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Listening to the Word

Holy Trinity Sunday 'A'

Ex 34: 4b-6, 8-9

Resp. Psalm: Dn 3:52, 53, 54, 55, 56

2 Cor 13: 11-13

Jn 3: 16-18

Today’s feast invites us to live in the awareness of the presence of the Triune God within us: the Father, the Son and the Holy Spirit. The mystery of the Holy Trinity, a doctrine enunciated by the ecumenical councils of Nicaea and Constantinople, is one of the fundamental doctrines of Christianity, and the greatest mystery of our Faith, namely, that there are Three Divine Persons, sharing the same Divine Nature in one God. There is one God, who has three Persons, Father, Son and Holy Spirit.  Each Person is God, yet there is still only one God. We have the Father Who is the Creator, Son, the Redeemer and Holy Spirit, the Sanctifier and the Counselor.


The doctrine of Three Persons in one God, one in Divine Nature yet really distinct in Person and Equal in all things, is not explicitly spelt out in the Bible. Even the very word “Trinity” is not found in the Bible. But the doctrine of the Trinity underlies all major Christian feasts, including Christmas, the Epiphany, Good Friday, Easter, the Ascension and Pentecost. All the official prayers of the Church, including the Holy Mass and the Sacraments, begin with an address to the Holy Trinity: “In the name of the Father and of the Son and of the Holy Spirit.” We are baptized, absolved of our sins and anointed in the name of the Blessed Trinity: God the Father (the Provider); God the Son (the Savior); and God the Holy Spirit (The Sanctifier). We bless ourselves with the sign of the cross invoking the name of the Father, Son and Holy Spirit and we conclude our prayers glorifying the Holy Trinity, saying “Glory be to the Father and to the Son and to the Holy Spirit.”


Today’s readings convey the fundamental Mystery that the Triune God reaches out to people in love, seeking the deepest communion.

The First Reading, from the Book of Exodus, describes how God revealed His name to Moses as “Yahweh,” which means “I am Who am.”  But orthodox Jews never used that name. They addressed God by calling Him Lord. The passage also is as close as the Bible comes to giving a definition of God. According to that text, the Lord is “a merciful and gracious God, slow to anger and rich in kindness and fidelity.” Every part of that statement stresses God in relationship to humankind, and it emphasizes especially God’s great love for us. The revelation of God’s nature as Triune was made by Jesus. In fact the very word "Trinity,” referring to Three Persons in one God, one in Godhead yet distinct in Person, is not explicitly spelled out in the Bible, although the doctrine on Trinity is mentioned about forty times in the New Testament without using the term “Trinity.” Rather, the early Church arrived at the doctrine of the Trinity when she reflected on the Revelation which she had received from Jesus in Faith.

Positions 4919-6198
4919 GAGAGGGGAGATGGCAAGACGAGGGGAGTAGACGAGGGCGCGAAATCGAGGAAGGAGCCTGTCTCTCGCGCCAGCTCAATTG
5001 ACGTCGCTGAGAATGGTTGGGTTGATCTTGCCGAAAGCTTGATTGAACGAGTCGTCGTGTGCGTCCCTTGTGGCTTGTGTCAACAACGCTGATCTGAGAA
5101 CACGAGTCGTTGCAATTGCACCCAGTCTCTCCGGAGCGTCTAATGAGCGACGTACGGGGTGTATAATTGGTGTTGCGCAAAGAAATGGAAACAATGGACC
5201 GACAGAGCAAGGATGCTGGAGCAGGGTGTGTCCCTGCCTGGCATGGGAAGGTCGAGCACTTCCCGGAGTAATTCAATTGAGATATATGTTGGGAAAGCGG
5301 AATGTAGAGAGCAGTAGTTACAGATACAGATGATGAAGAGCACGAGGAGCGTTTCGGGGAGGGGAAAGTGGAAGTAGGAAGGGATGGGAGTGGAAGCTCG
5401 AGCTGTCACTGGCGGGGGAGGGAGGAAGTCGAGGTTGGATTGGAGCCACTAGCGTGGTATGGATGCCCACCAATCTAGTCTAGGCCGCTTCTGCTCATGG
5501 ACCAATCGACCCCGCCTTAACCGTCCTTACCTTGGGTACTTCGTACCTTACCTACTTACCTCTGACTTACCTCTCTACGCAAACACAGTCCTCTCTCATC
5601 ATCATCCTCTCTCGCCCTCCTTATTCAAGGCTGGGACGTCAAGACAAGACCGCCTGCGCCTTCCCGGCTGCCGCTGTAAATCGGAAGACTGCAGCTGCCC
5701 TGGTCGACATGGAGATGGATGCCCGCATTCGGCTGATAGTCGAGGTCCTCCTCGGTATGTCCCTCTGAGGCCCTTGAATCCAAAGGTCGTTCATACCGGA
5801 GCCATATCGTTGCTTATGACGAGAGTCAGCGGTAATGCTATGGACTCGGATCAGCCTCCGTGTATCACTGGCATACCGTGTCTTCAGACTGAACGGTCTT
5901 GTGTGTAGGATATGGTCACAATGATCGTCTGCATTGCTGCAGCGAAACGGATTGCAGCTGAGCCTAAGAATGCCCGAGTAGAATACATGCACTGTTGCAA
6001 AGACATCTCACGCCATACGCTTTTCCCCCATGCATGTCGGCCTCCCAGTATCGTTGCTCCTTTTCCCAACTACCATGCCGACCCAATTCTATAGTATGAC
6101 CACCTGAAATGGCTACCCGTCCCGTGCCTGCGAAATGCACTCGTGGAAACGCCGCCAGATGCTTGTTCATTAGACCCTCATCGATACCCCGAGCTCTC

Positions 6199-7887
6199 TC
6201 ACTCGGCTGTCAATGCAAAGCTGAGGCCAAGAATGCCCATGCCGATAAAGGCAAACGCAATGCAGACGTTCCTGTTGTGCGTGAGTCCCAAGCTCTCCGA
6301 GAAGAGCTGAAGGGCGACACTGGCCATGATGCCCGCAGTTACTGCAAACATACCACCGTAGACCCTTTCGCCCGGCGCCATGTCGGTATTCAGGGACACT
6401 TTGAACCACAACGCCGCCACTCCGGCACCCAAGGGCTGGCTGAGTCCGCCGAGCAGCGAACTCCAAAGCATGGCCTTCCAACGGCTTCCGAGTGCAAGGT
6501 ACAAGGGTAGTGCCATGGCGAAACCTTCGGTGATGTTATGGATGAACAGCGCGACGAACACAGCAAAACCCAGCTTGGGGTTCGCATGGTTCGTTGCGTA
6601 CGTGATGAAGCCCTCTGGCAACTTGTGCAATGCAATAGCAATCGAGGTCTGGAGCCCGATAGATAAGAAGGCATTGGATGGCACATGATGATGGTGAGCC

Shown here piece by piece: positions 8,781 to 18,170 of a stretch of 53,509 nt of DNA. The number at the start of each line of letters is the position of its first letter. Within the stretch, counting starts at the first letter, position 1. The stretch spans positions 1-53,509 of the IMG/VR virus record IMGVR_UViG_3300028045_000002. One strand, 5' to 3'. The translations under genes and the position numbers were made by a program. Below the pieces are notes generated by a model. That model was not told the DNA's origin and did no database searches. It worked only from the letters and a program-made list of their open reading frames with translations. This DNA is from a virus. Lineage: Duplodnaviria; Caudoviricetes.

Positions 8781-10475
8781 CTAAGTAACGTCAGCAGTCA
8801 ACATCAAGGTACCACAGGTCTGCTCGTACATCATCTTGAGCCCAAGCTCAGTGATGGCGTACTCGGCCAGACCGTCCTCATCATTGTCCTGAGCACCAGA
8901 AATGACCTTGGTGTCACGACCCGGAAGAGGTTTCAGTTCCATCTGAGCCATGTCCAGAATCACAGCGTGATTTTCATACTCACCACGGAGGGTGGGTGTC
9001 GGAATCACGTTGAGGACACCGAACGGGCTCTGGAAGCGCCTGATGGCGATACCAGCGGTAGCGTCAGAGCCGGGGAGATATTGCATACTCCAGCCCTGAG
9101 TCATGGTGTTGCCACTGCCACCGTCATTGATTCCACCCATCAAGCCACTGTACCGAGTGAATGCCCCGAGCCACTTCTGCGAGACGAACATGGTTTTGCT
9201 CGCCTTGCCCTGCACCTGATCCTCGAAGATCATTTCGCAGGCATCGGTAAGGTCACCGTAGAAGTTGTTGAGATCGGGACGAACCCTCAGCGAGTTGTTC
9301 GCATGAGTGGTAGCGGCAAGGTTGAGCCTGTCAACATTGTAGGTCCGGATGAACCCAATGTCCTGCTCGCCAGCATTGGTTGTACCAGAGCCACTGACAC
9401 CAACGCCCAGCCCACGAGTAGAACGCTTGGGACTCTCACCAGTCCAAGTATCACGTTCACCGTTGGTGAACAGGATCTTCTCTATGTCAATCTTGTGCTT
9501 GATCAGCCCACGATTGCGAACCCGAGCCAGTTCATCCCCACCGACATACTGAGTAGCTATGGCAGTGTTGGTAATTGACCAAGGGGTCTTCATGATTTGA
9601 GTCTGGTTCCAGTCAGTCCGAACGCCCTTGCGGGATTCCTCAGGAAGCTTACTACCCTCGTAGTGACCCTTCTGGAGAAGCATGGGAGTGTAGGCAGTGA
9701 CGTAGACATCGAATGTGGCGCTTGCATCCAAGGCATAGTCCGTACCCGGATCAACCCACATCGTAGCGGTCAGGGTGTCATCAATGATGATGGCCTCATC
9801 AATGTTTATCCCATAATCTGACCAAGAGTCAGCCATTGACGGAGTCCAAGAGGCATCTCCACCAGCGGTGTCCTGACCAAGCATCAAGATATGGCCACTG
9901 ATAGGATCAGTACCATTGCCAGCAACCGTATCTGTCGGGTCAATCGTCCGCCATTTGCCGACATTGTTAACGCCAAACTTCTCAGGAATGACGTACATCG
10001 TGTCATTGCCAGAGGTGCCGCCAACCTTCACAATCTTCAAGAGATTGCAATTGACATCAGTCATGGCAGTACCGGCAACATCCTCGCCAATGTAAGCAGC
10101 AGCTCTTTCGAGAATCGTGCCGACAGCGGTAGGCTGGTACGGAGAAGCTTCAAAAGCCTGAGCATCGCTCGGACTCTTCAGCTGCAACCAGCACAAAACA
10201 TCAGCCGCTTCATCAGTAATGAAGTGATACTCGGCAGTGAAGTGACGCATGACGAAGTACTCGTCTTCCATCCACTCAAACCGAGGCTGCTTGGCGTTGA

Today’s Second Reading from 2 Corinthians contains the ancient apostolic blessing in the name of the Holy Trinity: “The grace of the Lord Jesus Christ and the love of God and the fellowship of the Holy Spirit be with all of you.” Paul reminds the people of the Father’s love, the grace that comes through Jesus Christ and the fellowship or the unifying power of the Holy Spirit. The word “grace” refers to Divine favor. In Christ, God has shown favor toward us humans, a special care for us and a desire that through Jesus’ life, death and Resurrection we might find and enjoy a right relationship with God. We often use the phrase “the love of God” to describe our response to God and our duty to love God. But what comes first is God’s love for us. The Scriptures emphasize that God has loved us first and that our love for God is only a fitting response.


"And the fellowship of the Holy Spirit": The Holy Spirit shapes and animates the life of the Christian community. In other words, we live our Christian lives in the fellowship formed by the Holy Spirit because it is He Who guides, empowers and teaches in Christ’s place and brings us together in Faith, Love and Hope. We usually attribute creation to the Father, redemption to the Son and sanctification to the Holy Spirit. Nevertheless, though they are distinct as Persons, neither the Father nor the Son nor the Holy Spirit ever exists in separation or acts in isolation from the other Two Persons of the Godhead.  The inner relationship of the Father, Son and Holy Spirit is such that each of them is fully God, yet They are not three Gods but one. This is not comprehendible by the human mind.  It is a Mystery.

The Gospel comes from the story of Jesus’ encounter with Nicodemus. Jesus speaks about the Father who has sent Him (the Son), and after the Last Supper, He speaks about the Holy Spirit Whom he will send. He says that the Father has given Him (the Son) all that He has and that Jesus, in turn, has given to the Holy Spirit all that he has received from the Father. In this we see the unity of purpose among the Three Persons of the Trinity.

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